Immunization Does Not Cause Autism

A new study should put an end to concern regarding the MMR (measles, mumps, and rubella) vaccine and its possible link to autism. Researchers in Denmark looked at the records of all children born between January 1991 and December 1998, representing a cohort of almost 540,000 children. Of those, 82% (440,655) received the MMR vaccine. In the cohort, 316 children were diagnosed with autism and 422 were diagnosed with other artistic spectrum disorders. After adjustment for potential confounders, the relative risk for artistic disorder in the vaccinated children compared to the unvaccinated was 0.92 (95% CI, 0.68 to 1.24). The relative risk for other artistic spectrum disorders was 0.83 (95% CI, 0.65 to 1.24). The authors also looked for a possible association between age at the time of vaccination, the time since vaccination or the date of vaccination, and development of artistic disorder and found no relationship. They also found no temporal clustering of cases of autism at any time after immunization (N Engl J Med. 2002;347:1477-1482).

Statins May Lower CRP Levels

C-reactive protein (CRP), an inflammatory marker, has shown to be a strong predictor of cardiovascular events, perhaps even more predictive then LDL cholesterol levels (N Engl J Med. 2002; 347:1557-1565). Most physicians have looked at these studies with interest but have been unsure what to do with an elevated CRP level in an individual patient. Perhaps even more importantly, it is unclear whether lowering CRP affects cardiovascular outcomes. Until an answer is found to this important question, an increasing body of evidence is suggesting that statins may lower CRP levels.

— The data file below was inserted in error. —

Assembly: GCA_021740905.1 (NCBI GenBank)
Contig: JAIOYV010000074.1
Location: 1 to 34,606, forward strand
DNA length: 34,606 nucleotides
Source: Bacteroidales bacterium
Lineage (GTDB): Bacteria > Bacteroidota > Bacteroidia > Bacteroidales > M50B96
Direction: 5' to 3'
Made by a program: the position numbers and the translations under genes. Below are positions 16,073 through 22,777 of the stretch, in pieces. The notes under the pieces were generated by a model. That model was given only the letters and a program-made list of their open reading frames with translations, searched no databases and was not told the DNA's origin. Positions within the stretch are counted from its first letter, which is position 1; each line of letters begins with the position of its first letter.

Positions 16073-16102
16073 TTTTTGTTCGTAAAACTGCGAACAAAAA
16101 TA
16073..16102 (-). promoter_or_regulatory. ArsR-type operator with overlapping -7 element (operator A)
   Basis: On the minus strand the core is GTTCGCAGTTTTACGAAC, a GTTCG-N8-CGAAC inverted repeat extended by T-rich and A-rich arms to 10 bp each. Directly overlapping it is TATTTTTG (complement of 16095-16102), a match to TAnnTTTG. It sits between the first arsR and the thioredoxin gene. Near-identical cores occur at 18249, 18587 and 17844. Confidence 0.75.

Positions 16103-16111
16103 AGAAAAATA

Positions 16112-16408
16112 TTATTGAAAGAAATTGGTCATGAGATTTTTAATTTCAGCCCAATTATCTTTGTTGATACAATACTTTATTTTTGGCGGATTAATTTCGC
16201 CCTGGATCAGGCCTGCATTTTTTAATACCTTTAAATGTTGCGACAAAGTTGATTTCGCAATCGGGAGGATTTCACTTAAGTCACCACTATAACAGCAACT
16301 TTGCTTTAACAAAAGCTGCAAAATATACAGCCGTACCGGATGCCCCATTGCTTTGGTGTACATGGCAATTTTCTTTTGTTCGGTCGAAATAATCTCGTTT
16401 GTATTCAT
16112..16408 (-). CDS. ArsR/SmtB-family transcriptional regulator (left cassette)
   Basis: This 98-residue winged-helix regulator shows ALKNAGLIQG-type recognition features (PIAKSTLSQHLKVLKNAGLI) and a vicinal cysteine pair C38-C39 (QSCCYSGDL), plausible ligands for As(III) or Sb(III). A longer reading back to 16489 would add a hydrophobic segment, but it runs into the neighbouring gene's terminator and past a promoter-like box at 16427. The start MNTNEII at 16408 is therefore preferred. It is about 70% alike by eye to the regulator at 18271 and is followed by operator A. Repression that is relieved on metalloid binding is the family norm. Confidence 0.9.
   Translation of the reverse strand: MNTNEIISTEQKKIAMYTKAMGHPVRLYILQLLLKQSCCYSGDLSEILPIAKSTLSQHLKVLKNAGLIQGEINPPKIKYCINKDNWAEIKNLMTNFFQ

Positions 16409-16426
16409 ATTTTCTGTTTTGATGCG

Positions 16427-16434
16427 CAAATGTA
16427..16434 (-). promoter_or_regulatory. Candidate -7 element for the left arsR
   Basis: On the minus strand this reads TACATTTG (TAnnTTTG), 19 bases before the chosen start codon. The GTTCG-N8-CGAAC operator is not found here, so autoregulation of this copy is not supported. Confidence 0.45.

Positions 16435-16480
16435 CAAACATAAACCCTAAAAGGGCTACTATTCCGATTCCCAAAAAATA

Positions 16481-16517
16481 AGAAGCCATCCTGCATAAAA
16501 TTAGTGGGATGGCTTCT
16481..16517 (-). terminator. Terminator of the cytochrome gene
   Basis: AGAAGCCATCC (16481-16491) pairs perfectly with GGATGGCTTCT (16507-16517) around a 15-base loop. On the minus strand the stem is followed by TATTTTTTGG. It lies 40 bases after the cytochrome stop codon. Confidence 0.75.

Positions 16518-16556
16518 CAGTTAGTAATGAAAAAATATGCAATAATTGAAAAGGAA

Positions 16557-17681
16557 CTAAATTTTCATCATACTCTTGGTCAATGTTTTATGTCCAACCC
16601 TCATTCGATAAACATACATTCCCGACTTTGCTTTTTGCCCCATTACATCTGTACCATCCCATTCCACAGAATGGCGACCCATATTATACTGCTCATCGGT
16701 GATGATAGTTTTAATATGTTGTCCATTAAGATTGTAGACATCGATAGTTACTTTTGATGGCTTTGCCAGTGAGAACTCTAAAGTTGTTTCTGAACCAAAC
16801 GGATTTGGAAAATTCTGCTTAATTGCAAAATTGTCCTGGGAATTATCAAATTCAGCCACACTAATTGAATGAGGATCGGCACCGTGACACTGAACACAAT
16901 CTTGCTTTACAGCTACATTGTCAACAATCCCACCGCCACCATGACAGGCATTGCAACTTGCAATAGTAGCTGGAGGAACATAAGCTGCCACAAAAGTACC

Simvastatin Reduced CRP Plasma Levels

A recent study reviewed the use of simvastatin in 130 patients with mixed hyperlipidemia and 195 patients with hypertriglyceridemia in a placebo-controlled, double-blind trial. After 6 weeks of treatment with simvastatin 20, 40, and 80 mg, significant reductions in CRP plasma levels were noted vs placebo (P < 0.05) (Am J Cardiol. 2002;90:942-946). CRP lowering by statins appears to be a class effect with multiple reports of benefit with various statins in the last 2 years.

FDA Actions

Roche’s pegelated interferon alfa-2a (Pegasys) has been approved for use in combination with a ribavirin for the treatment of hepatitis C. The drug was approved in October 2002, but Roche has been eagerly awaiting the approval for combination treatment in order to compete with Schering-Plough’s Peg-Intron/ribavirin combination for the same indication.

Eli Lilly has received approval to market atomoxetine (Strattera) for the treatment of attention deficit hyperactivity disorder (ADHD). Unlike other drugs for this indication, atomoxetine is not a stimulant and is not listed as a controlled substance. Rather, the drug is a selective norepinephrine reuptake inhibitor, which seems to play a role in regulating attention, impulsivity, and activity levels. Strattera is approved for treatment of ADHD in children, adolescents, and adults.

Eli Lilly has also received approval to market teriparatide injection (Forteo) for the treatment of osteoporosis in postmenopausal women who are at high risk for fracture. Teriparatide is a portion of human parathyroid hormone, which stimulates new bone formation in the spine and hip. The drug is given by daily injection in the thigh or abdomen. 

This supplement was written by William T. Elliott, MD, FACP, Chair, Formulary Committee, Kaiser Permanente, California Division; Assistant Clinical Professor of Medicine, University of California-San Francisco. Telephone: (404) 262-5517. E-mail: robin.mason@ahcpub.com. In order to reveal any potential bias in this publication, we disclose that Dr. Elliott reports no consultant, stockholder, speaker’s bureau, research, or other financial relationships with companies having ties to this field of study.